Monday, April 25, 2011

Wedding Veils - Royal!

I have been happily anticipating the British Royal Wedding of Prince William and Brilliant Katie! After watching hours of Royal Wedding Specials on PBS, BBC America and Lifetime, I learned that the length of the veil - or train - record currently belongs to Princess Diana at 25 feet.

So, she had to have a pretty awesome veil to compliment the the train and, of course, the crown!

All of this got me thinking about veils and how they can really enhance a hat design...
John French. London, UK, 1950
Or sometimes, it becomes the hat.

Philip Treacy for Valentino Couture
There are lots of creative ways to create veils out of a variety of materials including lace as you can see above. Ribbon is another material that can be used to structure a veil.

Camille Roman, Tour de Force

Do you like wearing veils?

Tuesday, April 12, 2011

How to Carve a Hat Block - Part Three | Shaping the Styrofoam

Okay, so far I have shown just a few basic tips on how to carve the foam but I promise you they make a HUGE difference. Styrofoam is not too easy to deal with and it's easy to make mistakes and break off piece or carve too deeply by mistake.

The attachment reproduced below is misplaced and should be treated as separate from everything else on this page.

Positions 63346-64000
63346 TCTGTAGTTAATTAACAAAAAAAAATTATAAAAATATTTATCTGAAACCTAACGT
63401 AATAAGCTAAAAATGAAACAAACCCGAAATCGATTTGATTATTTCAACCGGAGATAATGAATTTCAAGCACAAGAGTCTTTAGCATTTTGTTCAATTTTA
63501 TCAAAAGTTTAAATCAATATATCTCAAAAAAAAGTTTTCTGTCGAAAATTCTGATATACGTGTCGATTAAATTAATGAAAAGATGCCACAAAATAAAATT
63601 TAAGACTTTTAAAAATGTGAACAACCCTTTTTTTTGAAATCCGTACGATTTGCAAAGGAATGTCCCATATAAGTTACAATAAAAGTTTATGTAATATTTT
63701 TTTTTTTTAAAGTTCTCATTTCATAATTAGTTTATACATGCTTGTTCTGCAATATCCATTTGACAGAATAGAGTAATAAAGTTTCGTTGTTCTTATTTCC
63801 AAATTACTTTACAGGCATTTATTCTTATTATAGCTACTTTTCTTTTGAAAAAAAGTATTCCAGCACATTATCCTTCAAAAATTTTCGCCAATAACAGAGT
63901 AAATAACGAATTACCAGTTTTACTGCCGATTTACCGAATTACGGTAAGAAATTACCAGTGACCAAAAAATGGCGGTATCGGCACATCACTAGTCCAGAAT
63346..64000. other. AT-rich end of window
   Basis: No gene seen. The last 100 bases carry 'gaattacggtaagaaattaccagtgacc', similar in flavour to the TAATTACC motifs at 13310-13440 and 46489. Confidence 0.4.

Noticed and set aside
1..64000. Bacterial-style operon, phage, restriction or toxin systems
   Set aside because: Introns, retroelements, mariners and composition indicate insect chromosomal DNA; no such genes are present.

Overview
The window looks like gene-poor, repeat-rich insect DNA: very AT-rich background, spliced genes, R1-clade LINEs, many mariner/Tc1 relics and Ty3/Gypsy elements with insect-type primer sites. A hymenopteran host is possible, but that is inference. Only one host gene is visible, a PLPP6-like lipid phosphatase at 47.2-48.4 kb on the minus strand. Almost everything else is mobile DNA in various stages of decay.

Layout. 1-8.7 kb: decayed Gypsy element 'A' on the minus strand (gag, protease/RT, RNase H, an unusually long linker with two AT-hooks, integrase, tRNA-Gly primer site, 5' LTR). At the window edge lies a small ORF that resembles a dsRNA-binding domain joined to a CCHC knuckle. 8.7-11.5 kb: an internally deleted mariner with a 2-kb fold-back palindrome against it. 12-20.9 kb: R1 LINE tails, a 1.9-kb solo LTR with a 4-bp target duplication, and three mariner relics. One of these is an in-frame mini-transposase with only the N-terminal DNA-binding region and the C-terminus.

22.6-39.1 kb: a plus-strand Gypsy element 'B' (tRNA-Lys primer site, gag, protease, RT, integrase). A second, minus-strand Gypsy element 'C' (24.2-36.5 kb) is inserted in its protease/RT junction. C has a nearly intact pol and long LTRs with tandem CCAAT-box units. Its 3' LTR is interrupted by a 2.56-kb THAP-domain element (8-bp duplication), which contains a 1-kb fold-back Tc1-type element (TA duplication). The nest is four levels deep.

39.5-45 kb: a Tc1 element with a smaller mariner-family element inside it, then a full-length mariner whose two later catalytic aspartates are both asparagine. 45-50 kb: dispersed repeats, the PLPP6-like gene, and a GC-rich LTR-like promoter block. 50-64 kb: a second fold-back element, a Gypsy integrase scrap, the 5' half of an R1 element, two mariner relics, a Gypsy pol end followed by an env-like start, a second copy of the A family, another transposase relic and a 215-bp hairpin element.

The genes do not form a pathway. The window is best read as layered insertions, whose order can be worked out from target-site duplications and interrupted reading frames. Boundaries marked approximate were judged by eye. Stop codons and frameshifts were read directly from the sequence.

My next project required a little finesse. I had seen a small hat block form the 40s which sold on eBay for over $80. I really like the shape but couldn't afford the price so I took my idea to my teacher Jill and here's how she walked me through the process.

40s Style

Step 1: I took the bottom piece of my cone shape that I cut into three pieces and measure to where I wanted to stop carving the base. I also drew a shape on the top of the block in the shape I wanted it to be.